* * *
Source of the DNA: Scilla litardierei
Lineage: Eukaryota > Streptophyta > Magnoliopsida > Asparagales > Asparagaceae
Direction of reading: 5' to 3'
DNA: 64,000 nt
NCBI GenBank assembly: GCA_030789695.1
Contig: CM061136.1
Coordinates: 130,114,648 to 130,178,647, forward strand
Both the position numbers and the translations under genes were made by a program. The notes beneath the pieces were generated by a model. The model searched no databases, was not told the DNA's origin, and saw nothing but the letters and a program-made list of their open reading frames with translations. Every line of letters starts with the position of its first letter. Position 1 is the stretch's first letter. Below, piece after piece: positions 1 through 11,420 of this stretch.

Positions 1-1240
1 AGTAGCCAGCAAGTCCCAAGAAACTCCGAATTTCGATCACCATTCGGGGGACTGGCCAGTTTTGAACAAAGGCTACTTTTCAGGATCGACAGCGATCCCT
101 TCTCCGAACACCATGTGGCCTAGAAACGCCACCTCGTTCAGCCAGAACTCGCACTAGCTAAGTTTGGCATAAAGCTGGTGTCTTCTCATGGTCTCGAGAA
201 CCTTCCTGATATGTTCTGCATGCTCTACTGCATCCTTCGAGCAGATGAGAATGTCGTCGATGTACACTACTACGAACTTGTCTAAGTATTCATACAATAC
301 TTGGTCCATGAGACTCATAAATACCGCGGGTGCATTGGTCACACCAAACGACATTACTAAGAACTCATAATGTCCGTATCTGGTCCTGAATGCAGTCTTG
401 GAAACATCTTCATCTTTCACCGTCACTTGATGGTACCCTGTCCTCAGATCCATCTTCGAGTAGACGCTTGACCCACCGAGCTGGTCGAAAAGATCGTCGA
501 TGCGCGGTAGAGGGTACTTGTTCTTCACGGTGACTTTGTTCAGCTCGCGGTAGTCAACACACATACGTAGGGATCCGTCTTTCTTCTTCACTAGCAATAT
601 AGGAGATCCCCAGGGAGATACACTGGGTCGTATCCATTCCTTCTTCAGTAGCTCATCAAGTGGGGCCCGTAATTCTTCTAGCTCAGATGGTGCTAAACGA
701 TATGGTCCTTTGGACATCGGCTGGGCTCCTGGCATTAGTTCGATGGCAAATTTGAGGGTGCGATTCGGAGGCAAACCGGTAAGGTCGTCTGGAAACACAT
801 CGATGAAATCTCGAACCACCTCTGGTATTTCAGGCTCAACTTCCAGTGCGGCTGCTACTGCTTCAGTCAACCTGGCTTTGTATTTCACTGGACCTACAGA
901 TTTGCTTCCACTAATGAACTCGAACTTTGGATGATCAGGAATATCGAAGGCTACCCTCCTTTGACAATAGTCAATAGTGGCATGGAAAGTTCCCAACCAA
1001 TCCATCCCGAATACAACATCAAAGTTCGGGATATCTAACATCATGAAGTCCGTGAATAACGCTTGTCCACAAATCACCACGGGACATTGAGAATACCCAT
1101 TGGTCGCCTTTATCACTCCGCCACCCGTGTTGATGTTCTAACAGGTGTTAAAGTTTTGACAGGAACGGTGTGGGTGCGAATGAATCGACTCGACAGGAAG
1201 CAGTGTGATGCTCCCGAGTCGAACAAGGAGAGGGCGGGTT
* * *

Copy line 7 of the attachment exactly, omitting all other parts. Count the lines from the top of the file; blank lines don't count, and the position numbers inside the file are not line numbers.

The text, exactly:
Coordinates: 130,114,648 to 130,178,647, forward strand